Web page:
But Judge Gamble’s hold over the court can be seen most clearly when she’s absent. Chaos is almost guaranteed to descend in the moments after she dismisses the court. Last Wednesday, Bankston and Reynal almost came to blows after Gamble gaveled the day’s events to a close following her warning to Jones’s attorney that he should stop referring in a snarky way to the plaintiff’s attorneys as “the personal injury lawyers.”
At the end of Tuesday’s hearing, Jones approached plaintiffs Scarlett Lewis and Neil Heslin—the parents of six-year-old Jesse Lewis, murdered at Sandy Hook—to shake their hands and attempt to apologize for “let[ting their] son down.” At first, it looked like a surprising scene of calm reconciliation as the unfailingly polite plaintiffs graciously appeared to accept the apology. But then a plaintiff’s attorney, Wesley Ball, stepped in to separate Jones from the parents, saying “that’s not the way this goes,” while Bankston remarked that the Infowars host should consider apologizing for implying on his show that morning that Heslin was on the autism spectrum. “Shut your mouth,” Bankston told Jones, who shot back: “That’s what you’re trying to do, shut my mouth. You’ll never succeed.”
Subsequently, outside the courthouse, an incensed Jones raved to a crowd of microphones and cameras, seemingly letting out everything he had been forced to bite his tongue about in Gamble’s presence. “This is tyranny being developed and created here!” he proclaimed, while Reynal stood nearby, having a much-needed smoke.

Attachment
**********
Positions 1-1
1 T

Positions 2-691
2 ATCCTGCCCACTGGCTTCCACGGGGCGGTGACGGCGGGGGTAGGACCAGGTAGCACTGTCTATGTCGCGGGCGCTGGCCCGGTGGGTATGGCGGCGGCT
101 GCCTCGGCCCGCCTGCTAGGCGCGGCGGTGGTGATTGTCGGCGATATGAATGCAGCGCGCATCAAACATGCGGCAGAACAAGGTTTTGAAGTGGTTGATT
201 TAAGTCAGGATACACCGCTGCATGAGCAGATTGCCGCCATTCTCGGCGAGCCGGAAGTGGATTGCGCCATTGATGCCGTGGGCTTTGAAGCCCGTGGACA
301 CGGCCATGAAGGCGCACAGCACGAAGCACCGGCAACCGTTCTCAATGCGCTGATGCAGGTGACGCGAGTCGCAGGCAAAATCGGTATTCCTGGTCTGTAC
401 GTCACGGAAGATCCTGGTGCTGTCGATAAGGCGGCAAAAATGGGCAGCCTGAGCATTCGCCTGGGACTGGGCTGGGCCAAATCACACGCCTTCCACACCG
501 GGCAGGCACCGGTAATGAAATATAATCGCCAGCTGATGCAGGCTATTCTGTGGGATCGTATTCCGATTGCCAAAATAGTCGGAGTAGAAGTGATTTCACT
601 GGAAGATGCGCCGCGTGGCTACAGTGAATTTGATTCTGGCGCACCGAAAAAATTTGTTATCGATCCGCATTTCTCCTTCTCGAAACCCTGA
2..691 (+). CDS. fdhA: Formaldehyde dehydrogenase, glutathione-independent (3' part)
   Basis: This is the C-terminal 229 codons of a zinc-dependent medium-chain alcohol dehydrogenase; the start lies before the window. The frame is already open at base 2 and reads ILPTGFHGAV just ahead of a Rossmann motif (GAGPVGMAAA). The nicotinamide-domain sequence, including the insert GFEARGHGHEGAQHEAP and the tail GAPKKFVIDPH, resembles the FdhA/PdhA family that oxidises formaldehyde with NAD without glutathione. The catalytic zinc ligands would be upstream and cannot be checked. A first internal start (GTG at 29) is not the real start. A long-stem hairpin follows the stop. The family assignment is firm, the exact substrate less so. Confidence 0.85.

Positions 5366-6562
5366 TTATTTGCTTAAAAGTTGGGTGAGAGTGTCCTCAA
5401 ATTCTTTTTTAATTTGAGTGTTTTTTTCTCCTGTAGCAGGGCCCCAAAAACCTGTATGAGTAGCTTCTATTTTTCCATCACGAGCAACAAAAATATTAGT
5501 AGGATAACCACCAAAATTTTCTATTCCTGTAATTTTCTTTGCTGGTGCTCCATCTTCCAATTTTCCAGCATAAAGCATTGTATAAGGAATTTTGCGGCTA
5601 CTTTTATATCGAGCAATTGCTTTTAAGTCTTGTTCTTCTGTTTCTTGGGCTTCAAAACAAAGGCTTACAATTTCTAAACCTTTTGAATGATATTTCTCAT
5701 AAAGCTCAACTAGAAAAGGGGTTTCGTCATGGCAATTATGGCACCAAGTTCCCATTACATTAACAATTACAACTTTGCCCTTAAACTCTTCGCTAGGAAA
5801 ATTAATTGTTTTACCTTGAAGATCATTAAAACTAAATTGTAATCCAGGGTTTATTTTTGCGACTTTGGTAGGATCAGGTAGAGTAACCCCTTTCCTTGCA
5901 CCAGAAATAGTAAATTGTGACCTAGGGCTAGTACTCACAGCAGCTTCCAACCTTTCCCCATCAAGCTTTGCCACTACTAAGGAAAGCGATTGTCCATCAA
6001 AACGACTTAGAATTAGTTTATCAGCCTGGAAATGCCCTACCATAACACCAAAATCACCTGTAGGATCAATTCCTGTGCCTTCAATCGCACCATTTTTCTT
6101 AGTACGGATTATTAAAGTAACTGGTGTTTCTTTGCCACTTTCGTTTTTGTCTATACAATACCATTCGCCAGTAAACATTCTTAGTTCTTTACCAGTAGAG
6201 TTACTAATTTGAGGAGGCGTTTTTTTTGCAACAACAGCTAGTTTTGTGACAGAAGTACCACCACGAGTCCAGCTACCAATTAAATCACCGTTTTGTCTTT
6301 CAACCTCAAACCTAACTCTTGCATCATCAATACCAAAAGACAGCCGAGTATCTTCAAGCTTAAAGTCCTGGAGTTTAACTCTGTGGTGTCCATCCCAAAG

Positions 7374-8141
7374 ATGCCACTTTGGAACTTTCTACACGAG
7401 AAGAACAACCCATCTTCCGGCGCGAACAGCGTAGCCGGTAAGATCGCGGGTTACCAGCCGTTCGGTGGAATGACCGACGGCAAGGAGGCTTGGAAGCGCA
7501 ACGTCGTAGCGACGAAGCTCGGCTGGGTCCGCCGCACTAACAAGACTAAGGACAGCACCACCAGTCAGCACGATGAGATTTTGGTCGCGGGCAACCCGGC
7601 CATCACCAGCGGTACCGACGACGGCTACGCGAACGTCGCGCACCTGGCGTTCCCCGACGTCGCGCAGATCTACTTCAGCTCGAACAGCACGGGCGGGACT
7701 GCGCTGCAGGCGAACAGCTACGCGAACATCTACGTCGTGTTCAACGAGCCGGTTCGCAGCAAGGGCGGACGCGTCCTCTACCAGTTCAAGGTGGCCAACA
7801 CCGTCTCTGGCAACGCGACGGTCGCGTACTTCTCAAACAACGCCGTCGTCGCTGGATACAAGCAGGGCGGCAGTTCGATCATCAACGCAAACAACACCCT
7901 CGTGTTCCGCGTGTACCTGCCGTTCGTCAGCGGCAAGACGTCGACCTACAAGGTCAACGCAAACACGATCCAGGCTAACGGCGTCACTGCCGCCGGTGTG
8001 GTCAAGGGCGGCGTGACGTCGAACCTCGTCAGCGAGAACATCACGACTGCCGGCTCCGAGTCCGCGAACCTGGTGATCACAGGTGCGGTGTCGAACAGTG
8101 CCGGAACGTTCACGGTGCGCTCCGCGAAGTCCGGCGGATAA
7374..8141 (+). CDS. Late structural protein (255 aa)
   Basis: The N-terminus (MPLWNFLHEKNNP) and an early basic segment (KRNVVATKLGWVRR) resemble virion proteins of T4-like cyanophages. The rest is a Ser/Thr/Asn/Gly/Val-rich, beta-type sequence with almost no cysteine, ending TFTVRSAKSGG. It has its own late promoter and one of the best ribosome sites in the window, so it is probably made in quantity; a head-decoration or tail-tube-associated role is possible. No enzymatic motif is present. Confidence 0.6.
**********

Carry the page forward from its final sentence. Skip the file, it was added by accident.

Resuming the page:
Throughout the case, the power dynamics in the courtroom have been on display—between attorneys, clients, judges, juries, and outside observers. The lead lawyers have made their personal feuds clear; Reynal has flashed his middle finger at Bankston, and each has accused the other of lying. They’ve exchanged spiteful glances, and each has thrown documents on the other side’s table in a passive-aggressive manner. But when Gamble calls them forward, the attorneys quietly stand shoulder to shoulder gazing up at her; only her commanding presence, it seems, can contain the egos and emotions in this courtroom.
Outside the courtroom, both lead attorneys profess their admiration for the judge. “She’s spectacularly well educated—she’s challenging,” Bankston told me. “She makes us work hard.” Reynal, who might not be the source of Gamble’s frustration with this trial but is often the recipient of it, remains confident but notably careful in her presence. He told Texas Monthly he was impressed with the judge. “This is the first case I’ve ever had before her,” he said. “I hope there will be a second.”
Reynal has the seemingly impossible task of playing mediator between two incredibly strong personalities: a judge who is downright fed up with the defendants after nearly four years of trials that resulted in a default judgment for noncompliance with her orders, and, of course, his frequently unrestrained client. But it’s always Gamble who gets the last word.